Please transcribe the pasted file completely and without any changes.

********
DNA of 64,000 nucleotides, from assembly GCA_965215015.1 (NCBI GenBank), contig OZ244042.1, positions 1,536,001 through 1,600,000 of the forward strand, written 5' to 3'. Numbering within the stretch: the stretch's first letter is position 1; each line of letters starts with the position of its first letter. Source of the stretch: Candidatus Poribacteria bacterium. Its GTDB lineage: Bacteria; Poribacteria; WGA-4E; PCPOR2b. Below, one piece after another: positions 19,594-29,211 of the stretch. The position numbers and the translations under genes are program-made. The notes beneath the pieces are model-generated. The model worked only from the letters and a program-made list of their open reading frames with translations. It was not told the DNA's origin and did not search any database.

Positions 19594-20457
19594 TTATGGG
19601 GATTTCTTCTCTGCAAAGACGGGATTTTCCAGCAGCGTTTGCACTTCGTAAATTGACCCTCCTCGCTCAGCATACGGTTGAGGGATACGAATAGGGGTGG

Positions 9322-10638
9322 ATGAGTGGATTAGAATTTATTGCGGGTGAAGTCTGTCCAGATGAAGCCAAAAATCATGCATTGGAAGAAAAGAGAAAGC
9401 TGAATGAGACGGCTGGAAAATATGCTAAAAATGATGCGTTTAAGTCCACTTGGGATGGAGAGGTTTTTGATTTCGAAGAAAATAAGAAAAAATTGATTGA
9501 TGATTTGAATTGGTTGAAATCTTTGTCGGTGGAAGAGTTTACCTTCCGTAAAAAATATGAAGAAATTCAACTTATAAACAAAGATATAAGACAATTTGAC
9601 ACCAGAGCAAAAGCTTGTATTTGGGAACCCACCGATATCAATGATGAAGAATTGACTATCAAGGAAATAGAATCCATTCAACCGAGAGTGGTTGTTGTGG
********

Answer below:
DNA of 64,000 nucleotides, from assembly GCA_965215015.1 (NCBI GenBank), contig OZ244042.1, positions 1,536,001 through 1,600,000 of the forward strand, written 5' to 3'. Numbering within the stretch: the stretch's first letter is position 1; each line of letters starts with the position of its first letter. Source of the stretch: Candidatus Poribacteria bacterium. Its GTDB lineage: Bacteria; Poribacteria; WGA-4E; PCPOR2b. Below, one piece after another: positions 19,594-29,211 of the stretch. The position numbers and the translations under genes are program-made. The notes beneath the pieces are model-generated. The model worked only from the letters and a program-made list of their open reading frames with translations. It was not told the DNA's origin and did not search any database.

Positions 19594-20457
19594 TTATGGG
19601 GATTTCTTCTCTGCAAAGACGGGATTTTCCAGCAGCGTTTGCACTTCGTAAATTGACCCTCCTCGCTCAGCATACGGTTGAGGGATACGAATAGGGGTGG

Positions 9322-10638
9322 ATGAGTGGATTAGAATTTATTGCGGGTGAAGTCTGTCCAGATGAAGCCAAAAATCATGCATTGGAAGAAAAGAGAAAGC
9401 TGAATGAGACGGCTGGAAAATATGCTAAAAATGATGCGTTTAAGTCCACTTGGGATGGAGAGGTTTTTGATTTCGAAGAAAATAAGAAAAAATTGATTGA
9501 TGATTTGAATTGGTTGAAATCTTTGTCGGTGGAAGAGTTTACCTTCCGTAAAAAATATGAAGAAATTCAACTTATAAACAAAGATATAAGACAATTTGAC
9601 ACCAGAGCAAAAGCTTGTATTTGGGAACCCACCGATATCAATGATGAAGAATTGACTATCAAGGAAATAGAATCCATTCAACCGAGAGTGGTTGTTGTGG